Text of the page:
My life has been consumed by bodily fluids.
Labor itself was a pretty leaky affair. There's the water and the bloody aftermath that follows for weeks on end. There was also the rush of vomit which my gallant husband caught in a bed pan with his cat-like reflexes. Now that we're home, I have so many liquids leaking out of me and onto me, it's mind-numbing. There's the milk, the spit up, the diapers, and the occasional squirt in the eye as we fumble around trying to clean under what Will likes to refer to as Charlie's "chandelier" (i.e. the family jewels).
We're still learning the ins and outs of changing a boy. Just when I get Charlie into a dry diaper and clean jammies, I lift him up to find that he's somehow peed down his back in the process. So, I change him again. I lift him up and hear something that resembles Mt. Vesuvius erupting from his behind. I change him again. I nurse him on the right side, and then realize that my left breast has completely soaked both of us. I decide to postpone any further wardrobe changes, which turns out to be a good decision, since when I feed him on the left side, his stomach overflows onto both of us. I change him again. I change myself. If you never hear from me again, it's because I've been buried alive under a pile of laundry.
Then, there are the tears. Tears of joy, sure. And at least one incredibly weepy day with many, many tears brought on by raging hormones, fatigue, frustration, and oh, did I mention the raging hormones? I cried because my mother changed our milk-stained sheets and I was overcome with gratitudeÂ—and a little bit of fear about who in the world would be changing the sheets once my mother left. I had visions of us still sleeping in the same milk-soaked sheets on Charlie's first day of kindergarten. I cried because I looked in the mirror and was horrified to see the deflated, pale, raccoon-eyed remnant of my former self staring back at me. I cried when I stepped onto the scale for the first time a few days after Charlie's birth and saw that I'd lost nine -- NINE -- of the sixty pounds I'd gained (I gained the same 60 with Julia, and lost 35 in the first two days, with the rest coming off effortlessly within a few months. No such luck this time around.) I cry when Charlie cries because he can't latch on: milk floods my breasts, which in turn become these lumpy, rock-hard bricks that he can't get ahold of. I cried the most when I was attempting to nurse Charlie in vain while Julia tried to catch my tears in her upturned palm, saying: "Oh, Mama, don't worry, I'll take care of you."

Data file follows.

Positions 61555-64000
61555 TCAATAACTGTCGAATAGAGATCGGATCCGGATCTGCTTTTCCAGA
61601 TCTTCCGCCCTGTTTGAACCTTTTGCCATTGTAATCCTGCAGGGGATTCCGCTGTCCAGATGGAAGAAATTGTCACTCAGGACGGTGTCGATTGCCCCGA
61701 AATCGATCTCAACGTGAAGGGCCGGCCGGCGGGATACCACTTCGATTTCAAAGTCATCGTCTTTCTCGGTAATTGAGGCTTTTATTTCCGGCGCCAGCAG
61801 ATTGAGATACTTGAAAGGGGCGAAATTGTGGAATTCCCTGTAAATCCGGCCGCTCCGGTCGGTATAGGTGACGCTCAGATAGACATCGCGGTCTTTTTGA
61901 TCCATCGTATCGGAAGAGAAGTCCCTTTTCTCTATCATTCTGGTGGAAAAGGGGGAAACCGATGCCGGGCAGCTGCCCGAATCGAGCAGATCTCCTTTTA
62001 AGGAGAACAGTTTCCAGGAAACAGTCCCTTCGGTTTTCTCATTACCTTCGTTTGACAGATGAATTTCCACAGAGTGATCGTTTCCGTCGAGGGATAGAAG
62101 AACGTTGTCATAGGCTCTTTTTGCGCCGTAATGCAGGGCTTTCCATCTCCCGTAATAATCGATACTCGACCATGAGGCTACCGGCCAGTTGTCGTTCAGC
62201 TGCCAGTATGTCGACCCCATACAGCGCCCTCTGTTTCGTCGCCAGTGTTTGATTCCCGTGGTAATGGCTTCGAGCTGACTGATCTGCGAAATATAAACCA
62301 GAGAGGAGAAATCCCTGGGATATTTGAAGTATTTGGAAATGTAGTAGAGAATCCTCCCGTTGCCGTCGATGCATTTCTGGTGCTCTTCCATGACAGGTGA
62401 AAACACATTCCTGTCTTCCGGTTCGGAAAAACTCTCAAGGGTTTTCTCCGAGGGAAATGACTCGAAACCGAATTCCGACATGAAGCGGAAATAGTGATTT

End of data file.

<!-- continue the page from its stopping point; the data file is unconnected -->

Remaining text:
I have definitely been the biggest crybaby in the house this past week.
The breastfeeding did not get off to a stellar start. After nursing Julia for 16 months, I figured I was a certified pro. But, with Charlie, it's been taking 45 minutes just to get him to latch on, as he screams his head off the entire time and beads of sweat break out on my forehead. Then, there's the excruciating pain when he does latch on. (Think of your nipples being simultaneously cinched in a vice grip and then rubbed over a cheese grater.) My nipples are on fire. Luckily, the hospital sent me home with a prescription for All Purpose Nipple Ointment (APNO) to help heal my already cracked, bleeding nipples, which helps a lot. Still, our house resembled a nudist colony for our first few days at home as I walked around with no shirt on. It hurt to have anything touching my nipplesÂ—even air. I met with three different lactation consultants in the hospital who assured me that I was doing everything correctlyÂ—it's just that I have sensitive nipples (lucky me). I can only get Charlie to latch onto one side, so I'm pumping on the other side. By the time I feed him, change him, pump, store the milk and sterilize the pump parts, two hours have gone by and it's time to feed him again. I literally did nothing else for a 24 hour period this week but nurse and pump.
Things seem to be looking up, though. I took Razormouth Rousmaniere to the pediatrician today for a weight check, and the little guy has gained almost a pound in three days! He is thriving. Despite breastfeeding being such a trial, it's clearly working, and that's a relief.
My cups runneth over.
Join FitPregnancy.com's Managing Editor Dana Rousmaniere each week as she chronicles life with a new baby.
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